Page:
The new Central Bank of Barbados Bill, which is to be debated in Parliament this Tuesday, has been described as important legislation, which will improve the governance structure of the institution and ensure it is always well managed.
Minister in the Ministry of Finance, Ryan Straughn, said the Central Bank is going to be a critical institution with regard to how Government reforms and transforms the way that things are done in Barbados over the next few years.
“It is almost as if we are taking fresh guard, to support the doing business environment going forward,” he stated.
Mr. Straughn said Government had to preserve the independence of the Central Bank so it could continue to function effectively.
He added that this administration had already introduced strict conditions for the bank’s use of money to finance government, and they had been further strengthened under the new legislation.
According to him, some of the significant changes in the legislation relate to the appointment of the Governor with regard to the duration of tenure, which is now six years, and that of the board.
He noted that usually when governments change, the directors of boards of institutions would offer their resignation.
“We have a slightly different structure where there will be staggering of appointment of directors, so that every year, a director will be appointed for a term – whether one or two years, as opposed to having all of them appointed at the same time.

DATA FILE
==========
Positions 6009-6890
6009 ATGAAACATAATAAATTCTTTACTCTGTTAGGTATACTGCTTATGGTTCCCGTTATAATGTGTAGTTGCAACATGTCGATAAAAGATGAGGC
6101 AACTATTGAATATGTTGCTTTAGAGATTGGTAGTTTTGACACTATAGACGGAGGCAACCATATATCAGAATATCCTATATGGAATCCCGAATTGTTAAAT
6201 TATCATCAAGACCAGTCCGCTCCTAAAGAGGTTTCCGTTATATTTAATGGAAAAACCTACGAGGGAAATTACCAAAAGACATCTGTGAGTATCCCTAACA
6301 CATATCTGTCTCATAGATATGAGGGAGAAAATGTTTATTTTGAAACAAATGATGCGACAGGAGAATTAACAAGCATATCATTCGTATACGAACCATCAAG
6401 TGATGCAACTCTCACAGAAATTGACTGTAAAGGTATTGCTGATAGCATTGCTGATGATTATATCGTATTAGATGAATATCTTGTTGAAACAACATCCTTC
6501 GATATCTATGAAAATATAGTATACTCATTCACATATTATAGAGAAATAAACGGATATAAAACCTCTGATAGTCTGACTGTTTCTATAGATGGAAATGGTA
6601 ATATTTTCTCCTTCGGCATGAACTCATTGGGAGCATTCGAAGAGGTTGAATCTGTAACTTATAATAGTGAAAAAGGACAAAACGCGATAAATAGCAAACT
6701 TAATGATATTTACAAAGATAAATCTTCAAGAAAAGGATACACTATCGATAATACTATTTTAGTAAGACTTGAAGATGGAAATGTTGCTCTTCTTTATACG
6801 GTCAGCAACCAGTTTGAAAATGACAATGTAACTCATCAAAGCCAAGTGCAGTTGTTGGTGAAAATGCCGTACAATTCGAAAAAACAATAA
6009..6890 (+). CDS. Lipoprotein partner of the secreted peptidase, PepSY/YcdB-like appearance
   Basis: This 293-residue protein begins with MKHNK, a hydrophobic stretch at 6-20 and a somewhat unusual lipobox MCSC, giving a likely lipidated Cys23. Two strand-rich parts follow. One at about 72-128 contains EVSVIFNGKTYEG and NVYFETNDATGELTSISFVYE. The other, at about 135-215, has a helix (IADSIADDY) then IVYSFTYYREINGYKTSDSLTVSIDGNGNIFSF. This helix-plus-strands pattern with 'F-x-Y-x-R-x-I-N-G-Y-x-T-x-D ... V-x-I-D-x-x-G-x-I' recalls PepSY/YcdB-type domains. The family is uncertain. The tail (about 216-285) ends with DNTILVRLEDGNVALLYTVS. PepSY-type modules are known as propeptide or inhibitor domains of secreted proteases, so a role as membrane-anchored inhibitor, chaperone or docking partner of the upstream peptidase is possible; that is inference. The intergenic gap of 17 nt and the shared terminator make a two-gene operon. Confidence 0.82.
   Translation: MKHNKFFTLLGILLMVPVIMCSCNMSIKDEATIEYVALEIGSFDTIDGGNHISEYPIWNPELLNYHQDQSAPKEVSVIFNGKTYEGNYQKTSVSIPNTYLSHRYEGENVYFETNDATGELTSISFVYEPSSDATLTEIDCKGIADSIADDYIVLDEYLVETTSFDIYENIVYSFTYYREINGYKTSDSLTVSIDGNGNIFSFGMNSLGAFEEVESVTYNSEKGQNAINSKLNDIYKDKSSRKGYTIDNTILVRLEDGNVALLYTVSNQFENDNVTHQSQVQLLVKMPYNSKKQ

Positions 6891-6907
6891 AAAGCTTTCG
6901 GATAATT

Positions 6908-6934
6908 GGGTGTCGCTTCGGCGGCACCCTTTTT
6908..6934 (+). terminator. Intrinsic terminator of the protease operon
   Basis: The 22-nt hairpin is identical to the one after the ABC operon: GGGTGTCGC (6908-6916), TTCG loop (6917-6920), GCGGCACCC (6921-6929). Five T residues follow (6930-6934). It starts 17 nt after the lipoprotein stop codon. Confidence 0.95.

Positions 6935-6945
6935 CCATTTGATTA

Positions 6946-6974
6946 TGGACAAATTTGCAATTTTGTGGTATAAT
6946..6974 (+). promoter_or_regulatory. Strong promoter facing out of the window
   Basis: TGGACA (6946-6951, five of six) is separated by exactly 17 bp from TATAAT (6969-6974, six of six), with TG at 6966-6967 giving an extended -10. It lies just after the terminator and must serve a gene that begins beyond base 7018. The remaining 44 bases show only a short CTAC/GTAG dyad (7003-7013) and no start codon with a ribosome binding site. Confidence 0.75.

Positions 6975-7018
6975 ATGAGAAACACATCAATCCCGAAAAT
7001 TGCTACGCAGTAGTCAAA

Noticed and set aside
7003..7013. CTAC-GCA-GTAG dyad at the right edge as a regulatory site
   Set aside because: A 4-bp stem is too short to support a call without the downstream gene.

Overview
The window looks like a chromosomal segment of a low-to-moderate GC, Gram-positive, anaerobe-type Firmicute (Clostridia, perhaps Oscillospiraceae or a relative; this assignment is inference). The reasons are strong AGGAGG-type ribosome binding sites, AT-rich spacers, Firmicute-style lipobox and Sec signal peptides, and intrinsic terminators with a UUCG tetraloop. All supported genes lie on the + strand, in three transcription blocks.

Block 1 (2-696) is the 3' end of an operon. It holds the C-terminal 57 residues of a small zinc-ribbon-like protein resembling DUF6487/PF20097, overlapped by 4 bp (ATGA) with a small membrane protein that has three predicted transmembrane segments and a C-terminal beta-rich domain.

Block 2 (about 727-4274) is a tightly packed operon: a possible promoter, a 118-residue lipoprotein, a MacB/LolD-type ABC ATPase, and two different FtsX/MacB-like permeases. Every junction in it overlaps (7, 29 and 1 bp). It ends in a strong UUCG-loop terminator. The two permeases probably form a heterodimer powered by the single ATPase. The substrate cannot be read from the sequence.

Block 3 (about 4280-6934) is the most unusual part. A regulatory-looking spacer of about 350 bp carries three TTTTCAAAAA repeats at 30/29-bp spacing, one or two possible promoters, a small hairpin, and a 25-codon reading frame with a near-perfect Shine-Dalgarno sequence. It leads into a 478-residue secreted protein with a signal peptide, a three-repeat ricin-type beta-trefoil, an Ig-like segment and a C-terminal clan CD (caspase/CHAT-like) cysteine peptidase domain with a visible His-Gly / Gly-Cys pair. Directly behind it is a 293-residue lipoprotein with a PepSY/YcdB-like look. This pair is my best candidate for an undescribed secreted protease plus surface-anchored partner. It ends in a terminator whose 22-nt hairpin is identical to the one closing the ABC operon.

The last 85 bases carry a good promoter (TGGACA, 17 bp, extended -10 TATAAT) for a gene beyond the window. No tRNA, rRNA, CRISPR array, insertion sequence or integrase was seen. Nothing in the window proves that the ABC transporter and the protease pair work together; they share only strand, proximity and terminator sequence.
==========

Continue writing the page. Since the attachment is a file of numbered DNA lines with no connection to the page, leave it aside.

“When we came into office in 2018, we didn’t dismiss the entire board of directors across the state owned enterprises, instead we deliberately kept persons appointed to the previous boards to ensure the incoming board of directors would have somebody with some institutional knowledge in order to facilitate better decision-making. We thought that was important because if government is to work properly, then you need a measure of continuity, especially in the context of the Central Bank, because the process of replacement of directors has to be carefully managed,” he stressed.
In the past, Mr. Straughn stated, the Minister of Finance could fire the Governor of the Central Bank. However, he explained, there is now an added provision that if the Minister of Finance wanted to relieve him of his duties, the recommendation must be supported by the Governor General or Head of State.
“That is a critical provision, so there is a double veto mechanism in place, so it is not seen as if the Minister of Finance can just wake up and decide that he will fire the Governor of the Central Bank,” he noted.
He posited that there was a time when the Governor would give advice to the public, which was regarded as trustworthy, for example, whether to save or tighten their belts, and generally speaking, the public would adhere to such advice.
He is of the view that the new Central Bank Bill would assist in restoring the public’s trust and confidence in the institution.